Aside from that, I also meant stakeholders who have a high influence but low commitment due to their own reasons. They wield strong power to influence the project but due to their own reasons do not support the project.

Thanks
@Jen, yes you are right as well. at the end of the day it is essential that the organization/ management pays attention. As PM's it's sometimes very difficult to manage stakeholders, whether supportive, defensive, offensive in nature. Having a good steering committee with the right level could also help a lot
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1 reply by Jen Jee Chan
Jan 04, 2016 9:11 AM
Jen Jee Chan
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Spot On Kiran :) Thanks!
Jan 04, 2016 9:08 AM
Replying to Kiran Kumar
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@Jen, yes you are right as well. at the end of the day it is essential that the organization/ management pays attention. As PM's it's sometimes very difficult to manage stakeholders, whether supportive, defensive, offensive in nature. Having a good steering committee with the right level could also help a lot
Spot On Kiran :) Thanks!
Have you had any discussions with them to understand what their reasons are for not supporting the project. I would suggest getting an understanding of why they are not being supportive. Perhaps knowing that will allow you to determine a mitigation plan to remove any concerns or blockers standing in the way of their support.
Jan 04, 2016 8:42 AM
Replying to Kiran Kumar
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nonsupportive stakeholders from your definition I would assume the one's with low influence/ low commitment. In this case as they have little power to influence aspects of the projectsI would put them under monitoring. The min concern is to ensure these folks do not provide negative feedback or information to other stakeholders who have more power within the project.. Here is a link that could help... https://www.pmi.org/~/media/PDF/learning/e...ct-success.ashx
Kiran, Non-Supportive are the ones with low commitment but not necessarily low influence, they could be of hugh influence and power so like I mentiined above, the PM should analyze and assess the situation properly.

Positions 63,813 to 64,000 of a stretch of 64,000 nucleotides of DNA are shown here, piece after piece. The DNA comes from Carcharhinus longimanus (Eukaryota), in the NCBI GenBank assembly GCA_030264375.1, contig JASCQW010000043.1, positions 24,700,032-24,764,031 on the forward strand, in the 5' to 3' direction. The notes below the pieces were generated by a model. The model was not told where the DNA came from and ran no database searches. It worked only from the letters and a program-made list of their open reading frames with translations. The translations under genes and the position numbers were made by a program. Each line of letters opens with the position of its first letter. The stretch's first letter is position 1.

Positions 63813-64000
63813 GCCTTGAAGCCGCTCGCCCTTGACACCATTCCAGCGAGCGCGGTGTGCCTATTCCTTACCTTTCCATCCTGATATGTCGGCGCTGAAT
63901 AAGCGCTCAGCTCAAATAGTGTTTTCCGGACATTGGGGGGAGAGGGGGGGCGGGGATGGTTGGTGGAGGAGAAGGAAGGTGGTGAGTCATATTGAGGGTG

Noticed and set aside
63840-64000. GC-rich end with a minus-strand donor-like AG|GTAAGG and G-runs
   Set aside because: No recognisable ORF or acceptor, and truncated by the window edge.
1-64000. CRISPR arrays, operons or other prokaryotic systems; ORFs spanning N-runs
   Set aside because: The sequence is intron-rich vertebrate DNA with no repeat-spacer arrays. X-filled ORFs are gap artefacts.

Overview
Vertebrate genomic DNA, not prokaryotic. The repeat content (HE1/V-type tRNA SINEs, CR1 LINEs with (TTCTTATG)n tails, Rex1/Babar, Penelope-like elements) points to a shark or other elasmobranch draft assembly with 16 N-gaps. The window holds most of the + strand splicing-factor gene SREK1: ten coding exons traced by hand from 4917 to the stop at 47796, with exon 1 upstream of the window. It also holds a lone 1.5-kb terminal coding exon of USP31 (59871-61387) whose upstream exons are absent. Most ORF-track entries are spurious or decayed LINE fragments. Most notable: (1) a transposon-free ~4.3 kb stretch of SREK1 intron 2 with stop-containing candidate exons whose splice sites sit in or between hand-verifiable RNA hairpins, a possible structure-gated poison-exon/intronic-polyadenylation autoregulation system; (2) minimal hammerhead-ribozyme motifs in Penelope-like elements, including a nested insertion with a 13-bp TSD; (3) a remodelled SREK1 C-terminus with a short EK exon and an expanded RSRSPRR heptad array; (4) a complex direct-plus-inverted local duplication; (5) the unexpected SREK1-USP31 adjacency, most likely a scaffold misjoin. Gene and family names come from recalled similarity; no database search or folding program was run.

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1 reply by Kiran Kumar
Jan 04, 2016 1:14 PM
Kiran Kumar
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I was just responding to what Steven was mentioning and what you also mention is right they are also non-supportive, but for those specific stakeholders, I would use different strategy as compared to the low influence/ low commitment ones. The high influence folks with low commitment I would certainly use and make sure that I address the concerns from them on a priority as compared to the other
Jan 04, 2016 8:30 AM
Replying to Jen Jee Chan
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This may or may not help but for those non-supportive stakeholders I always try to find out what keeps them up at night. It may be reporting to their bosses, it may be something totally non-related to the project. Not easy and a lot of time needed to engage and connect with them. Once I know what keeps them up, whether it is a project or non-project related issue, I find a way to close that gap. Directly or indirectly it helps the project.
Jen, I am not sure if I agree with all what you've mentioned. For example, reporting to their bosses would increase the conflict, it might resolve it temporarily only. I won't use this approach until I have spared every other constructive solution.
...
1 reply by Jen Jee Chan
Jan 04, 2016 9:16 PM
Jen Jee Chan
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Hi Rami, I think u misunderstood my post. When I mentioned reporting to their bosses it was to give an e.g. of what could keep stakeholders up at night.. meaning they have their own bosses to answer to also.

Totally agree with u that bypassing stakeholders is non-constructive and I would never do that unless it is the last resort. Rather understand their issues, their problems and engaging them goes a long way to helping address the issue.